Since the release of his 2007 disc, The Timeless Now (CTA), Dayna Stephens has emerged as one of his generation’s most distinguished modern jazz tenor saxophonists and composers. He hones a sinewy yet supple tone that unfurl poised improvisations with melodic ingenuity. As a composer, Stephens continues to build a multifaceted oeuvre filled with pieces that are cinematic in dynamic scope as they incorporate and suspenseful dialogue and interplay.
In addition to establishing himself as a leading early 21st century jazz voice, Stephens has collaborated with an impressive array of jazz musicians, including pianists Brad Mehldau, Taylor Eigsti, Muhal Richard Abrams, Kenny Barron, Theo Hill, Gerald Clayton and Aaron Parks; drummers Brian Blade, Al Foster, Idris Muhammad, Marvin “Boogaloo” Smith, Eric Harland, Matt Slocum and Justin Brown; trumpeters Roy Hargrove, Ambrose Akinmusire, and Michael Rodriguez; saxophonists Jaleel Shaw, Ben Wendel, Chris Potter, John Ellis and Walter Smith III; bassist Kiyoshi Kitagawa, Joe Sanders, Linda Oh, Doug Weiss and Larry Grenadier; vocalists Gretchen Parlato, Becca Stevens and Sachal Vasandani; guitarists Julian Lage, Lage Lund and Charles Altura.
The New York Times heralded Stephens as a “must see,” and wrote, “Everything flows with unusual fluency and makes you feel rewarded,” regarding his improvisational facilities. “When I’m playing, I’m really trying to make something new happen,” explains Stephens about his approach to improvisation. “It often happens by playing unintentional notes. That leads me to somewhere. It’s always trying to come up with something singable.”
Stephens has released five discs as a leader on the CTA, Sunnyside and Criss-Cross labels. Noted producer Matt Pierson shepherd his most recent disc, Peace (Sunnyside, 2014), which featured Mehldau, Lage, Grenadier and Harland. Its follow-up, Gratitude (Sunnyside), showcasing the same lineup, is slated to release in summer 2015. Also slated for 2015, is Reminiscent (Criss Cross), featuring Smith III, Parks and drummer Rodney Green.
In collaboration with childhood friend and pianist Taylor Eigsti, Stephens penned large-scaled compositions for San Francisco’s Peninsula Symphony Orchestra. Stephens also wrote big band charts for the Berklee College of Music and a wide-screen arrangement of Dave Brubeck’s “The Duke,” for the Oakland East Bay Symphony, which premiered in 2013 at Oakland’s Paramount Theatre for its “Celebration of the Music of Dave Brubeck” concert.
For NPR’s A Blog Supreme, Eigsti said this about Stephens’ compositional acumen: “Dayna has a way of using harmonic subtleties to create unpredictable emotions throughout his compositions and arrangements. The way he composes is genuine, and he puts his personality into all of his tunes. His beautiful energy as a human being comes through his compositions very vividly and honestly.”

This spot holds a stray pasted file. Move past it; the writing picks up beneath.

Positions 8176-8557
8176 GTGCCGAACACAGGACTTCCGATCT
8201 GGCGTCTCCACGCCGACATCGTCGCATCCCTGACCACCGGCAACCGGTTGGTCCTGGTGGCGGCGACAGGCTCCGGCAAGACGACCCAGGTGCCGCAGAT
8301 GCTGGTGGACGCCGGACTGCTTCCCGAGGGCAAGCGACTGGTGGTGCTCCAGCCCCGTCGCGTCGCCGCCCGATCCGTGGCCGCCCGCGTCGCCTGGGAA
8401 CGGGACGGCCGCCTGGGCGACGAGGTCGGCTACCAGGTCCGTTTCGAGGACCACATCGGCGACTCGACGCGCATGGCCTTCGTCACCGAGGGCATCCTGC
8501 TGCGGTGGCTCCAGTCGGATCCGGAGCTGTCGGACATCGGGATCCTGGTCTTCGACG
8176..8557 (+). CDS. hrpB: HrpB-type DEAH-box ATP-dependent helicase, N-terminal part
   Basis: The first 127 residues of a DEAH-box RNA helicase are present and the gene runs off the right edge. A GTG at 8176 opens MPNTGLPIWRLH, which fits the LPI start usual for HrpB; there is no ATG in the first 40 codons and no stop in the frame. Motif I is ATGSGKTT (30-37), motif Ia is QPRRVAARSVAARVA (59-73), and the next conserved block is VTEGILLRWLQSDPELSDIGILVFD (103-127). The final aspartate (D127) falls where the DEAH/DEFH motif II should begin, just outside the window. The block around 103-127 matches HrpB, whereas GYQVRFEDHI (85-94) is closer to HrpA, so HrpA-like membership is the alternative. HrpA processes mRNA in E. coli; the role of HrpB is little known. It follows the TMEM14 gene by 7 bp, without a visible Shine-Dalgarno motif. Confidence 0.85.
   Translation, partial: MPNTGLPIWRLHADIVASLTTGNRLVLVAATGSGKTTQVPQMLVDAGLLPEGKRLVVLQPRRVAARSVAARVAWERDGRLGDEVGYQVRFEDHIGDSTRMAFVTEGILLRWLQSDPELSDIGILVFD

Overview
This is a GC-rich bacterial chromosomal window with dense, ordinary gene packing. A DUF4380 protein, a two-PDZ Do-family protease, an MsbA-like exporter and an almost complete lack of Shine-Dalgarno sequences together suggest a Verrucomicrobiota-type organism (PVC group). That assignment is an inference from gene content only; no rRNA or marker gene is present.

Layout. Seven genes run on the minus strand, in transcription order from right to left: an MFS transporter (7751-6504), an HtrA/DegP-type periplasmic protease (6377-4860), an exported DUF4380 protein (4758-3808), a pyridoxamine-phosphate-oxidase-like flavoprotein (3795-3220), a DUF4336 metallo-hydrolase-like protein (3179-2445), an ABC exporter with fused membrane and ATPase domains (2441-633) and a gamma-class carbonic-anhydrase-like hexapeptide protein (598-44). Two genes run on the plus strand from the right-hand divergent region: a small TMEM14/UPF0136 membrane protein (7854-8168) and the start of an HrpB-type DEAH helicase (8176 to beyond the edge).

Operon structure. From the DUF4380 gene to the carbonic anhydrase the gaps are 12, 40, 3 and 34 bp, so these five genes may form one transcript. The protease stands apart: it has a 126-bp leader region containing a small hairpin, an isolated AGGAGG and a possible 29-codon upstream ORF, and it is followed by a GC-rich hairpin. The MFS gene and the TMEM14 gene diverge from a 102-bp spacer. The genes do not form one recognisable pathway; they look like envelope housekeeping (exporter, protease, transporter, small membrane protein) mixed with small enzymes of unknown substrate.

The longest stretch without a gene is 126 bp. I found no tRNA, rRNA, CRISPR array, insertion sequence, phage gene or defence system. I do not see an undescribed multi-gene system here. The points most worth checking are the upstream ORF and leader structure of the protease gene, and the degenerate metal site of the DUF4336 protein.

Born Aug. 1, 1978 in Brooklyn, N.Y., Stephens grew up in the California Bay Area. While he cites his father, Rodney Stephens, with helping develop his love for music, it’s Elbert Bullock, Stephens’ maternal grandfather, whom he credits as being his first significant music hero. Bullock played the saxophone professionally in the 1950s; and it’s his sound that Stephens often aims to capture. “When I first started playing saxophone, I encouraged [Bullock] to take out his horn for the first time in a while,” Stephens recalls. “The first thing I heard was this big, warm vibrato. That warmth is something that I’ve been chasing after ever since.”
Stephens began playing the saxophone at age 12 and eventually studied under noted saxophonist Dann Zinn, who imparted the wisdom of daily practice. As Stephens progressed, he enrolled in various jazz programs at UC Berkley, Oakland’s Golden Gate Library and the Stanford Jazz Workshop, where he studied under Kenny Barron. Stephens also played at the Berkeley High School’s big band while picking up professional gigs with such local figures as pianist Ed Kelly and trumpeter Khalil Shaheed.
After graduating high school in 1997, Stephens attended Boston’s Berklee College of Music on a full scholarship before enrolling in the Thelonious Monk Institute of Jazz (based in Los Angeles), in which he studied with trumpeter Terence Blanchard, saxophonist Wayne Shorter and pianist Herbie Hancock. Unfortunately, it was when Stephens first embarked on his college studies that he was diagnosed with Focal Segmental Glomerulosclerosis (FSG), a rare kidney disease. A determined Stephens, nevertheless, soldiered on and excelled at both aforementioned music institutions.
Stephens now resides in Paterson, N.J. and plays a lot in New York City’s jazz scene at such venues as Smalls, The Village Vanguard and the Jazz Standard. He complements his involvement with jazz by teaching at Manhattan’s New School of Jazz and Contemporary Music and at Stanford University. “I get as much out of teaching as I do practicing, because it forces me to put all of my ideas into cohesive sentences that I can be transferred to someone else,” he says.
Photos by Gulnara Khamatova